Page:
Principal outlines key challenges ahead for 2018

Principal outlines key challenges ahead for 2018
Earlier this month, the Australian Catholic Primary Principals’ Association (ACPPA) – which represents Catholic primary school principals from more than 1,200 primary schools and 150 combined schools across Australia – announced a new president.

Holy Spirit Catholic Primary School principal, Brad Gaynor, took over the role from Mark Mowbray, who led St Joseph’s Primary School, located in Taree, NSW.

Below, The Educator asks Gaynor about his appointment as well as some of the key challenges and opportunities that lie ahead for Catholic primary principals in 2018.

Can you tell us about some of the things you hope to achieve in your new role?

With an open and inclusive approach, it is my desire to further enable the ACPPA National Executive to celebrate what has been achieved in Catholic education around the country, but even more to support our colleagues, to advocate for their health and well-being and to encourage the next generation of principals.

I am passionate about ACPPA and believe we have a growing capacity to raise our national profile. To achieve this we envisage ACPPA expanding its social media presence, growing our business partners, writing regular press releases on relevant topics, providing parliamentary submissions and developing its relationships with key educational bodies.

It is my hope to that ACPPA will become even more diverse and expand our relationships with international Catholic principal associations. Another growth area is promoting and providing opportunities to develop Principals as leaders of learning. With increased sponsorship and creative marketing, we believe ACPPA has the potential to coordinate professional learning opportunities for Catholic principals.

In your view, what are the key challenges, and opportunities, for Catholic primary school principals in the year ahead?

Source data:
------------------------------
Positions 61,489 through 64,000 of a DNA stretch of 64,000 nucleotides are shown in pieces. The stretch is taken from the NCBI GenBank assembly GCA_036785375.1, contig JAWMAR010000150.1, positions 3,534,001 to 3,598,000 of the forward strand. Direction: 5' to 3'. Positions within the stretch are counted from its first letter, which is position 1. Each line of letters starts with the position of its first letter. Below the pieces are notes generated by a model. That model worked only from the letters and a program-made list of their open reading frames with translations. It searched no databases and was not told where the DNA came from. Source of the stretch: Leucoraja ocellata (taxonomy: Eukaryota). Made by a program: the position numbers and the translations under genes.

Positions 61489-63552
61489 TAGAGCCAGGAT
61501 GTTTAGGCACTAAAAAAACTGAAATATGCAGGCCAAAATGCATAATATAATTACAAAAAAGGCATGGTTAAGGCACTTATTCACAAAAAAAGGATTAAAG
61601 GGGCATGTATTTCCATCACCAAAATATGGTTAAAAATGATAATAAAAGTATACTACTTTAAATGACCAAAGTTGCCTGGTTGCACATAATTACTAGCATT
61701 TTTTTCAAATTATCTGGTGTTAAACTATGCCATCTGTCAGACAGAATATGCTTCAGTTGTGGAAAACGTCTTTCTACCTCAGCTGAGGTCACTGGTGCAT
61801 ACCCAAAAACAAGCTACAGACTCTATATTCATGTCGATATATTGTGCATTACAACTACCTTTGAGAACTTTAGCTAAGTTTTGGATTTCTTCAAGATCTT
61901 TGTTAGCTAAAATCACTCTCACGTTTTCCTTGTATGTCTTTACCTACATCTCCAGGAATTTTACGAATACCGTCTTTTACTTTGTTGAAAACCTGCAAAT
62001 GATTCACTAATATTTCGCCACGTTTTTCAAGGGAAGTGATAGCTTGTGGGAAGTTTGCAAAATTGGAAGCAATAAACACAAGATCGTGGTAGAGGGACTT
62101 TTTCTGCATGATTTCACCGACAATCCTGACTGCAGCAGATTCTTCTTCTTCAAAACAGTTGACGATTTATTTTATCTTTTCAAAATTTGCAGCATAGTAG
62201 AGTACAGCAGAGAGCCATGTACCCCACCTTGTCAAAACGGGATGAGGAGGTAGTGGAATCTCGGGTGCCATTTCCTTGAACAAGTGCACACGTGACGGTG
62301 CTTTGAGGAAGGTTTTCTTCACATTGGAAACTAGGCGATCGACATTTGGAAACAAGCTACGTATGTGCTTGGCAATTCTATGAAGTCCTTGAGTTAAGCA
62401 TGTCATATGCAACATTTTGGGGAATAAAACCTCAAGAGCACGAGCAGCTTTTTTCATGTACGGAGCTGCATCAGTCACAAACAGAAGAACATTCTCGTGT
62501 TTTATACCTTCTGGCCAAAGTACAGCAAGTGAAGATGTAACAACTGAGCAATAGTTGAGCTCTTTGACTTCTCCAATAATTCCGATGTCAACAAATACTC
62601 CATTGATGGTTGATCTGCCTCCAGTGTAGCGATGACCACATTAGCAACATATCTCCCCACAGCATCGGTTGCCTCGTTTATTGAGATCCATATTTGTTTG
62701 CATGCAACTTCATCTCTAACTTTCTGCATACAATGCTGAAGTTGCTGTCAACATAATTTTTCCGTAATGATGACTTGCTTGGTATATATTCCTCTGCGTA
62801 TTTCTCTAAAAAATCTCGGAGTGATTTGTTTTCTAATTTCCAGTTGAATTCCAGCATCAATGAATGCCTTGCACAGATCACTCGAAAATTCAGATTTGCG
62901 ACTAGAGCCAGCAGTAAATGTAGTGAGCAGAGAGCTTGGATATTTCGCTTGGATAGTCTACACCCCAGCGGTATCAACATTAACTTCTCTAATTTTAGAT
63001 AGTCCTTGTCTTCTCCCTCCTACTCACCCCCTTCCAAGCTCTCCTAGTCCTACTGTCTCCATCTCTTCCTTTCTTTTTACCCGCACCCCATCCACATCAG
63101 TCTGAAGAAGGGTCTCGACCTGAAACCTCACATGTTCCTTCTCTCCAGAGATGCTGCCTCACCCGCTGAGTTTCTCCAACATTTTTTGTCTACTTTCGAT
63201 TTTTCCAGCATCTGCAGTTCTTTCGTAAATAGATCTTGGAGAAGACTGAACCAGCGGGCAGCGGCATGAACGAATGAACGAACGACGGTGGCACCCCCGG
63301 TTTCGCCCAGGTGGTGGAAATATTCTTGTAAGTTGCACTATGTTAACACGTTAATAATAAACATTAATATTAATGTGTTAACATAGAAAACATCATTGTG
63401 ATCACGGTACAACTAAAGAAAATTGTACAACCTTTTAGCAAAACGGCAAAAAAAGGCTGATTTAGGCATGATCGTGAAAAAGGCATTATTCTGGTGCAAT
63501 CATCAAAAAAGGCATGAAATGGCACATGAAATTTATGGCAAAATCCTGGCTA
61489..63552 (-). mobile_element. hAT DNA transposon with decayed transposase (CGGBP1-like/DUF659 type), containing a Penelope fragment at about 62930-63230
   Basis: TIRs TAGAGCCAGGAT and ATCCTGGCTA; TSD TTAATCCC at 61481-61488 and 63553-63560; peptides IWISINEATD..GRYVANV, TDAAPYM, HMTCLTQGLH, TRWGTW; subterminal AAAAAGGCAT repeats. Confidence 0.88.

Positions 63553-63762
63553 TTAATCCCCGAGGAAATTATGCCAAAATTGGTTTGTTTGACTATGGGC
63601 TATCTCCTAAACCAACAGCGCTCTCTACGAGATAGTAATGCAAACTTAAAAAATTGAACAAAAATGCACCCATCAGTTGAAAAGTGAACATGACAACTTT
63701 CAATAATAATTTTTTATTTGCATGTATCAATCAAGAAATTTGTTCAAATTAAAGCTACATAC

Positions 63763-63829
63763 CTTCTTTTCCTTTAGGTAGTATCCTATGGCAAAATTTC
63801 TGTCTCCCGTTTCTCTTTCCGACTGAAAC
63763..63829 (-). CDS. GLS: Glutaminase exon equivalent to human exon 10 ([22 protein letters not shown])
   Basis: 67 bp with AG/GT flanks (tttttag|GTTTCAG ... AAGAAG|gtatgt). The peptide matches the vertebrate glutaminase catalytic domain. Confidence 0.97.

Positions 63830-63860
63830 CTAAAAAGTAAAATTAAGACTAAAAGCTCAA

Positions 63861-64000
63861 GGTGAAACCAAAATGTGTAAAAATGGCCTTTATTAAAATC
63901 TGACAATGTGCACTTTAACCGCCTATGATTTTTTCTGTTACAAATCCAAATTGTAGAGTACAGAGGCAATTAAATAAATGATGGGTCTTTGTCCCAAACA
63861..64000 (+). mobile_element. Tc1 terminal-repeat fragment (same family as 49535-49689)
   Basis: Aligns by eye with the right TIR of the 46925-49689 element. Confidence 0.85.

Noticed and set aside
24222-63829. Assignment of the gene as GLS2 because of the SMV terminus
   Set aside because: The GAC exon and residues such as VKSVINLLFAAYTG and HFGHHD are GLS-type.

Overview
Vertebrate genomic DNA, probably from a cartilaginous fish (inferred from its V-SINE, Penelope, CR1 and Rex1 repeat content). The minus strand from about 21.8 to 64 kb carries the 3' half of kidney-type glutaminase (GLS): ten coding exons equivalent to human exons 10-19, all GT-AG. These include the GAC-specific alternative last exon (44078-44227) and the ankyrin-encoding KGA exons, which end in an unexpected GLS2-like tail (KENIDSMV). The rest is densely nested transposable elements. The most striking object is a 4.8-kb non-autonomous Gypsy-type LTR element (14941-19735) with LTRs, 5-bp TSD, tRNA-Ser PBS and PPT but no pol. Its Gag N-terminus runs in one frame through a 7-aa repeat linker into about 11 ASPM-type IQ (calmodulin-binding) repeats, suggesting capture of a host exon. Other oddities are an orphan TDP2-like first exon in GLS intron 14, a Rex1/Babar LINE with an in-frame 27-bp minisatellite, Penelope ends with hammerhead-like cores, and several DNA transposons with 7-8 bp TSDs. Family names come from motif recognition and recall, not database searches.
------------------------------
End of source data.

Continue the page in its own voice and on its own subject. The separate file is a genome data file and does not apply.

2018 will certainly be an interesting year. The recommendations that will result from the Review to Achieve Educational Excellence in Australian Schools will be a key challenge.

ACPPA believes it is important to have time to embed effective practices around teaching and learning, not constant new initiatives and ‘one off’ programs. ACPPA seeks representation on key education authorities to ensure the voice of the Catholic principal in providing insight for policy development. We believe in greater authority by principals, teachers and school communities over the curriculum priorities for their community.

Increased support to teach and develop the general capabilities aspects of the curriculum is also vital. ACPPA seeks the need for a national approach that moves to an assessment for learning rather than for reporting. The removal of student NAPLAN results from My School, and include only sample testing is also a key ACPPA message to the government.

Fully understanding and negotiating the Gonski funding model will be a challenge. The legislation increases the expected fee for Catholic primary schools in Australia. This remains unsettling for many school leaders and parents, and the anxiety and pressure it is causing is worrying, and principals have had to support communities with this.

We seem to be in spiral of funding action plans and reviews resulting in confusion and fear of what we are able to provide for families in the future. Differential treatment between the three educational sectors regarding funding is harming relations between all parties and widening the gap of sharing valuable resources and knowledge to improve all student outcomes. Governments need to value all education sectors and fund them to the national average of each.

Leading a school in the current climate will be another key challenge. With the role so diverse and dynamic, school leaders are facing new and increasing pressures that are resulting in poor well-being at alarming rates and a greater decline in educational experts not wanting to take on the job.

It is important that all sectors develop policies and practices to support the health and well-being of principals. This will also have a positive effect on retaining experienced principals and ensure that all schools have school leaders with high expectations of student learning and communities that respect and value education.

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